Controllers Council recently held a webinar on Aligning Payables with Procurement: Getting it right, sponsored by (NYSE: BILL) is a leading provider of cloud-based software that simplifies, digitizes, and automates financial operations for small and medium size businesses or SMBs. Additional solutions include expense management platform divvy and mobile invoicing product invoice to go. SMBs worldwide, use solutions to manage end-to-end financial workflows flows, payments, and to manage their cash inflows and outflows.

Our expert speaker and panelist Aaron Berson. Aaron is a CPA and Founder/CEO of Fringe Advisory, a New York based fractional controller and CFO service, among other things.

Following are key takeaways to this discussion. If you are interested in learning more, view the full webinar archive video here.

What are the clearest indications that a growing company should establish a dedicated procurement function?

Why are you looking at procurement? Is it because you have inventory that you’re buying or other physical items that you’re buying that you need to do through a matching and reconcile to make sure that, as those goods come in, you’re not paying invoices prior to ensuring that those have been delivered to you? Or is it more around spending control and accuracy of the information? I think when evaluating this, you really need to first step back and say, “Why do I need this?”

As you continue to grow, and obviously the company size plays into this as well, that a lot of times multi-location enterprises with large teams that have… whether it be physical goods or purchase requisitions coming from all the different offices, that’s usually one trigger also that would indicate that maybe we need a procurement function.

One of the other big reasons why you might need procurement is if you’re having accuracy issues in shipments being received of physical goods or just issues with accurate bills being entered into the system.

The most common reason I see people starting with procurement is spend control of just trying to get a reign on all the various spending going on within an organization, especially as it begins to grow, and finance becomes less involved in day-to-day operations.

Significant challenges mid-size organizations encounter as they strive to coordinate both


The historical and typical reason is compliance stream. You’re doing risk mitigation, you’re trying to dark purchasing, supplier management, contract adherence and tracking, and all these things, which honestly are more a concern of the finance division, for the most part, with the exception of dark purchasing, which is essentially people purchasing products without formal approved POs or getting POs and approvals after the fact, exposing companies to risks of being liable for something that was never approved in the first place.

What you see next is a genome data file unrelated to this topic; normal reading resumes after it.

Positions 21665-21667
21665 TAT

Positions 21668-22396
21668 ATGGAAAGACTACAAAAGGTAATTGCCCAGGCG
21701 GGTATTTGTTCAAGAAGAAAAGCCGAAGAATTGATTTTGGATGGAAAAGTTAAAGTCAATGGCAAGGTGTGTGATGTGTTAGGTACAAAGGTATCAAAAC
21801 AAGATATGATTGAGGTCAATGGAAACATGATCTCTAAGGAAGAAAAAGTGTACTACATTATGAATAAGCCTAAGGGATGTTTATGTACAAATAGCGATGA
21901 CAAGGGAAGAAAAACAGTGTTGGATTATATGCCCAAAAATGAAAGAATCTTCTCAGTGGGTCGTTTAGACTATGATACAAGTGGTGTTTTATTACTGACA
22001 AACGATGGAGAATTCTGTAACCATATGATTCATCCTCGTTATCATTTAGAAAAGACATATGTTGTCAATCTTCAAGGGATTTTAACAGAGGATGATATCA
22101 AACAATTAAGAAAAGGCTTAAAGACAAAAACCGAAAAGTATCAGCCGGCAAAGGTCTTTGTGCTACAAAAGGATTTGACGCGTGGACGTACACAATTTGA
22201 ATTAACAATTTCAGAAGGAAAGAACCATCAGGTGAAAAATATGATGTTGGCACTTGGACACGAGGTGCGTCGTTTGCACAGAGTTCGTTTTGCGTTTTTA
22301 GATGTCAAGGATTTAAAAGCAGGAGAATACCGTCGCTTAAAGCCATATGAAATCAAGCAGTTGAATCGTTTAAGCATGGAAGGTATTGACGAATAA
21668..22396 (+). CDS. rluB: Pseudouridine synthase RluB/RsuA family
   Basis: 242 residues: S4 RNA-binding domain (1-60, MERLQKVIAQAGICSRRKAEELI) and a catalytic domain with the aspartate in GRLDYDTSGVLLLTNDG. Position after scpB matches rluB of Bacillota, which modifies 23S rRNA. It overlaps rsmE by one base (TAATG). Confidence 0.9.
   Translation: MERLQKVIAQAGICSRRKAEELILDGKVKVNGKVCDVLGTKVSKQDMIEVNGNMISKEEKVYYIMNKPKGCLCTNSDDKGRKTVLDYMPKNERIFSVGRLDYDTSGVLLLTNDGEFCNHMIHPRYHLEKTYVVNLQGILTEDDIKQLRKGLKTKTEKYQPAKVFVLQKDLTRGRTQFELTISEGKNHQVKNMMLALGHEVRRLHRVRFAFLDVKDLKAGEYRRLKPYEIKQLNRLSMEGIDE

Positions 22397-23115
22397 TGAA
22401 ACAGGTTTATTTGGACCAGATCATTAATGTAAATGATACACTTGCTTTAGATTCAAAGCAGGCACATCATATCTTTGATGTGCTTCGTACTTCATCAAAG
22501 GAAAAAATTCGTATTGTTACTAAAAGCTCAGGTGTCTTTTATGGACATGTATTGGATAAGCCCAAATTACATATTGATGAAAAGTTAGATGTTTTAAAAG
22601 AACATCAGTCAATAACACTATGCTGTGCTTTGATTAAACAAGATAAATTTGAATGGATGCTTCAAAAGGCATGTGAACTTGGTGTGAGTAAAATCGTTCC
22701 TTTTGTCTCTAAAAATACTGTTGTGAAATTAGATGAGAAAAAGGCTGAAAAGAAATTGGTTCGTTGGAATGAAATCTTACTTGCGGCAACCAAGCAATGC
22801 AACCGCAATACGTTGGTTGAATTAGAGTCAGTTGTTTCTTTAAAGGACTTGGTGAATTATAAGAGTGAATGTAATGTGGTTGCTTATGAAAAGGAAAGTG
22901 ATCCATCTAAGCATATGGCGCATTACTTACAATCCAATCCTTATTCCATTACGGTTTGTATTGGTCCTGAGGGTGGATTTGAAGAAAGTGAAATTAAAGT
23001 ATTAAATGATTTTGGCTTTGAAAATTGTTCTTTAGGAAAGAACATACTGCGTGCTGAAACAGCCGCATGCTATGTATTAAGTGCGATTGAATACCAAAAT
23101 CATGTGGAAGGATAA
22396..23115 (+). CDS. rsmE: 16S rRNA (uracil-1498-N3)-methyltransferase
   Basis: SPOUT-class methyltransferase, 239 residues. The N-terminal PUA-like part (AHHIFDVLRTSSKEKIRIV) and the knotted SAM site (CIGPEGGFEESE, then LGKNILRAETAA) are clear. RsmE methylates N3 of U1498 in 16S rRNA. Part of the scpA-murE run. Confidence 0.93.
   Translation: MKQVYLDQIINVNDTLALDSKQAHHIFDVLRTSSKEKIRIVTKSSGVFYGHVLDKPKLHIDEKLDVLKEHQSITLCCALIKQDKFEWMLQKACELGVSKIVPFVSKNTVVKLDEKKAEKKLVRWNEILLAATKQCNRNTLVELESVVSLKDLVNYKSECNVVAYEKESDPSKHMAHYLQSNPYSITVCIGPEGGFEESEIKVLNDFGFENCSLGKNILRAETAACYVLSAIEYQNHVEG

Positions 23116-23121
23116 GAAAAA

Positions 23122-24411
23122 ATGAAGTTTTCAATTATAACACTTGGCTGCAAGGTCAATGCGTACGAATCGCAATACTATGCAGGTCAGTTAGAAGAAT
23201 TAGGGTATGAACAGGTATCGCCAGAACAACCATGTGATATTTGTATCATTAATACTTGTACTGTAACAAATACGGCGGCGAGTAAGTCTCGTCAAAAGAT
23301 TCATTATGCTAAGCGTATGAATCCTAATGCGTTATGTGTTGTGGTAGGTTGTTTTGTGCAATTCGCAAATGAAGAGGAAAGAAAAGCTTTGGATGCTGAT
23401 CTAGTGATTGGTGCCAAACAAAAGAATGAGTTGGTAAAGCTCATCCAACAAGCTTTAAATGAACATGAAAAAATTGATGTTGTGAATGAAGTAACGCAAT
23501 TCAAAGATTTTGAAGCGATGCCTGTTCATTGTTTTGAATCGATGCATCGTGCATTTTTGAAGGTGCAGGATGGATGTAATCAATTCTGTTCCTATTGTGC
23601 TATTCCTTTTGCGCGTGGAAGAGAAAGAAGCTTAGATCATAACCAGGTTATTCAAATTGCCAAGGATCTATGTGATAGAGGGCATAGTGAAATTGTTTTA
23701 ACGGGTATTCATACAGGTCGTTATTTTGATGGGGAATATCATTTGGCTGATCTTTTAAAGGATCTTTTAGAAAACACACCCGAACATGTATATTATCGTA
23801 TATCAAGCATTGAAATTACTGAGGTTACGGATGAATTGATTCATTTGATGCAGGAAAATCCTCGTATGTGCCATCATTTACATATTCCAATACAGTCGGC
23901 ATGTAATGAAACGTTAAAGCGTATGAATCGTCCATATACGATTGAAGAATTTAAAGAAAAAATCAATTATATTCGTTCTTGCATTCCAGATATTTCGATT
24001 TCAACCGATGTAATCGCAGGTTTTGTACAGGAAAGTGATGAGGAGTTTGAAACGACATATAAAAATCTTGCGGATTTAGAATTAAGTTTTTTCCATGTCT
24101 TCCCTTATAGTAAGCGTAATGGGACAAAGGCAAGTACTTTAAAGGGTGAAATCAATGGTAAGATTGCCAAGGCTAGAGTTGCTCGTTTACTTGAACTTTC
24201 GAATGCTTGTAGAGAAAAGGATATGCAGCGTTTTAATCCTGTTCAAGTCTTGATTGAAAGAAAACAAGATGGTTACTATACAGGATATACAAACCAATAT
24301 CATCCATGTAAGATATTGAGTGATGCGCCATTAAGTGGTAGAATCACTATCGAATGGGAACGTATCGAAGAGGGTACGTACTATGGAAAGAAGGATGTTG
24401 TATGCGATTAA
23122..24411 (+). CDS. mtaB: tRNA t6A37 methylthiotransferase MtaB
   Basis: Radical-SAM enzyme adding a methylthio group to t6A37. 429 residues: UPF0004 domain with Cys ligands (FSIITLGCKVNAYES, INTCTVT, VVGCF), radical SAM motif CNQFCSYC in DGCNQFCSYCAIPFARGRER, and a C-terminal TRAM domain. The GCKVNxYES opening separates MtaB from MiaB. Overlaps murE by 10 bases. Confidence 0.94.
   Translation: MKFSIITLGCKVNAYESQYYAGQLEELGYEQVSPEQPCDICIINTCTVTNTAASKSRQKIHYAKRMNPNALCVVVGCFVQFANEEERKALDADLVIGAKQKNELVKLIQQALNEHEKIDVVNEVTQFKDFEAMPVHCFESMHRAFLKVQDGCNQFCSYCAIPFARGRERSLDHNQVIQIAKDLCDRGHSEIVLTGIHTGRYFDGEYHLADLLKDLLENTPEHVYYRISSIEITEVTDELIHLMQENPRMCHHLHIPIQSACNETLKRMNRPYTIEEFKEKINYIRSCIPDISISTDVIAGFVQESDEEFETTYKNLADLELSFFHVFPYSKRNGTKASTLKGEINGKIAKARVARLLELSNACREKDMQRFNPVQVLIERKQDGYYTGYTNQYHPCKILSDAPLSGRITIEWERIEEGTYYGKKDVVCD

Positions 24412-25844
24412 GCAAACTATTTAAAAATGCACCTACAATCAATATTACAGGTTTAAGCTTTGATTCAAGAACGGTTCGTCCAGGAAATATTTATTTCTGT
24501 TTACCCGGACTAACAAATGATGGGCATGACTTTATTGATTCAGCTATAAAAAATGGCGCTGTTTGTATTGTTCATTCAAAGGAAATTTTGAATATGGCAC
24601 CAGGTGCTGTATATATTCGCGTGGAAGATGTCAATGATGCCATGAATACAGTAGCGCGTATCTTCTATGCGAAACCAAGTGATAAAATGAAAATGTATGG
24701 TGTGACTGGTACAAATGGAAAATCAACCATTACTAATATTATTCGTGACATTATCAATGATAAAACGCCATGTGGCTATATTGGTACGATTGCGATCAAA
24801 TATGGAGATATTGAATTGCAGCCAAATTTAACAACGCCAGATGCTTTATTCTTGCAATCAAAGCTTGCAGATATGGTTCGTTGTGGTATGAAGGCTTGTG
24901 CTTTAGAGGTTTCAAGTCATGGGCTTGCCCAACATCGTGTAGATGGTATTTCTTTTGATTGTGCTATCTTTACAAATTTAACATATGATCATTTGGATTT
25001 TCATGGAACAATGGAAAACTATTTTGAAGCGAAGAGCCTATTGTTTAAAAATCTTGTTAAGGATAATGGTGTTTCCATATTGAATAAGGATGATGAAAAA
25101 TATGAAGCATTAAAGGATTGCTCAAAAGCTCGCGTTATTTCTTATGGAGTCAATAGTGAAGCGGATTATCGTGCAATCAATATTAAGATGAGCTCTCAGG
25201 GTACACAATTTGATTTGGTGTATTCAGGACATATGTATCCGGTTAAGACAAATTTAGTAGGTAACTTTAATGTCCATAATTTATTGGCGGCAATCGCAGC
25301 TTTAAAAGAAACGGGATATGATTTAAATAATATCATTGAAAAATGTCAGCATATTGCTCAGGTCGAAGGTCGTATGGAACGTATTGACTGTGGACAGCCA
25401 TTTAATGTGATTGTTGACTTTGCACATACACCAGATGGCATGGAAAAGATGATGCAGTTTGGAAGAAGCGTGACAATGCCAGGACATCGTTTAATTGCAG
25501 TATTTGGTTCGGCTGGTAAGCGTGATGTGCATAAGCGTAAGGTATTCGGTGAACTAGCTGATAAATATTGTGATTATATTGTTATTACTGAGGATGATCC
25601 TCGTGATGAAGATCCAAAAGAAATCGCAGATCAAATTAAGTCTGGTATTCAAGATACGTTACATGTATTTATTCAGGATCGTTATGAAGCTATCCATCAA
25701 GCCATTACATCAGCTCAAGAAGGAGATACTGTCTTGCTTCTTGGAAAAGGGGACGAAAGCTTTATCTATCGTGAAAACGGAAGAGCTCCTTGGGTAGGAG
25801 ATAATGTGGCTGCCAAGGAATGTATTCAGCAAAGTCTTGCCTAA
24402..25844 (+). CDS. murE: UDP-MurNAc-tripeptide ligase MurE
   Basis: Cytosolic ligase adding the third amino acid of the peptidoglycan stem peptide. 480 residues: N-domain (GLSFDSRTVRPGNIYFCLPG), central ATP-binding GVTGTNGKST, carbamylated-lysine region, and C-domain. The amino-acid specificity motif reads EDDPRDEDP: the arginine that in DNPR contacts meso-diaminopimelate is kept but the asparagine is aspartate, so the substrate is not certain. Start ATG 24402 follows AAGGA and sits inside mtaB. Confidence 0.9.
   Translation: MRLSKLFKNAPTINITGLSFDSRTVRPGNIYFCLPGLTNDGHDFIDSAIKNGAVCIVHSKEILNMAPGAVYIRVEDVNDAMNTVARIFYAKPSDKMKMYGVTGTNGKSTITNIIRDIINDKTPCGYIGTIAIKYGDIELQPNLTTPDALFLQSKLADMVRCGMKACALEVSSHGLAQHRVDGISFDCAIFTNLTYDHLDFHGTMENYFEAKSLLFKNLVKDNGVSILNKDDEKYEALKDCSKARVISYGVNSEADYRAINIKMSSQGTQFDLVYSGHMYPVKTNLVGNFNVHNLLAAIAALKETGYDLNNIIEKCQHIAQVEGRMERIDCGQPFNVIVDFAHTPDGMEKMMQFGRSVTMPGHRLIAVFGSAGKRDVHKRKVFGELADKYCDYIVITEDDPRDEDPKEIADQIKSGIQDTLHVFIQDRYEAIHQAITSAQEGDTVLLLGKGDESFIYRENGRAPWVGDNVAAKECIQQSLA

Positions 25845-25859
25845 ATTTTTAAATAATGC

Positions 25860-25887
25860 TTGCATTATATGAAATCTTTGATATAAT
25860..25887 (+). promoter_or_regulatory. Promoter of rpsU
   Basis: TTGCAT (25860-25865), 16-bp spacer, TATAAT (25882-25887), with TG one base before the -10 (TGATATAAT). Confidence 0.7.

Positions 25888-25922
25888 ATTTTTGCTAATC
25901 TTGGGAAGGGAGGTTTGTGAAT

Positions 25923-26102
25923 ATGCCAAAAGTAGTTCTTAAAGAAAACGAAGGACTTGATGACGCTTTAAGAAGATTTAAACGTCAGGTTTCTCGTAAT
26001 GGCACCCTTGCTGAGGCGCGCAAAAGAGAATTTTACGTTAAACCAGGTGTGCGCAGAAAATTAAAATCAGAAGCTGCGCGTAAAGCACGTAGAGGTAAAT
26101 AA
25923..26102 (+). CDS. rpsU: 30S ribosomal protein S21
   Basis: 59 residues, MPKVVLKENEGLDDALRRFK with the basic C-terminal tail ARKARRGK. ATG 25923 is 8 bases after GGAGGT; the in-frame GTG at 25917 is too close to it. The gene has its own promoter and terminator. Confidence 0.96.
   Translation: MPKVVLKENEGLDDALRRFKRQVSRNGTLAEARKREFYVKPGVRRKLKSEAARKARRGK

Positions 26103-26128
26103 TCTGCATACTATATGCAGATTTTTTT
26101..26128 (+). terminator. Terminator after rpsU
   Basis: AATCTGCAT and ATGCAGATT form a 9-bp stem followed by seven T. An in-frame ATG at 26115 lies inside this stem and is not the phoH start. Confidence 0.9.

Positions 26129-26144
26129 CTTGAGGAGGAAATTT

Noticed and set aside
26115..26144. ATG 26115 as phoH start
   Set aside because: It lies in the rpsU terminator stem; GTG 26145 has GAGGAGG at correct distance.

And as we see people start to make that move away from compliance in those areas, we start seeing the opportunity to scale whether that be scale with technology adoption or removing the lack of transparency that they typically were as well as increasing and expanding the opportunities and possibility for collaboration of your workforce beyond the divisions that they’re in.

I think that’s a lot of the opportunities, but then when you think about the issues that happen, the converse is true. When you start to scale, you can easily have trouble with technology adoption, which is what really enables this to move beyond the compliance and beyond the typical of what you would have in these functions. And especially in today’s world being virtual, technology is more important than ever.

How can you facilitate collaboration between finance and procurement

I think some of the best practices are actually… In the question there, it’s collaboration. But the enterprises and the companies that do this well really tend to have a culture of collaboration. And that best practice of facilitating that culture, I think, really helps in this process of setting up procurement and finance, but also across the rest of the organization.

To go beyond that, because that’s a generic answer, but with that collaboration, the best practice of actually diligently planning before running and implementing is also one of those things that really sets up procurement and finance for a successful integration and ultimately a successful operation of these systems and these processes into the future because you bring all the key stakeholders together today, bring all their concerns to the table, and then address them one by one, whether that be by certain checks and balances in the process, certain system features that need to be vetted when selecting which systems to be using, or potentially just making your team feel heard in this process so that they, again, feel heard, understand where they fit in the process, and then feel good about implementing and actioning that process and they’re not wasting their time.

But all that comes back to collaboration, of bringing people along that journey of why are we now introducing procurement when we’ve never had it before?

To view the complete webcast panel discussion, link to the video archive here

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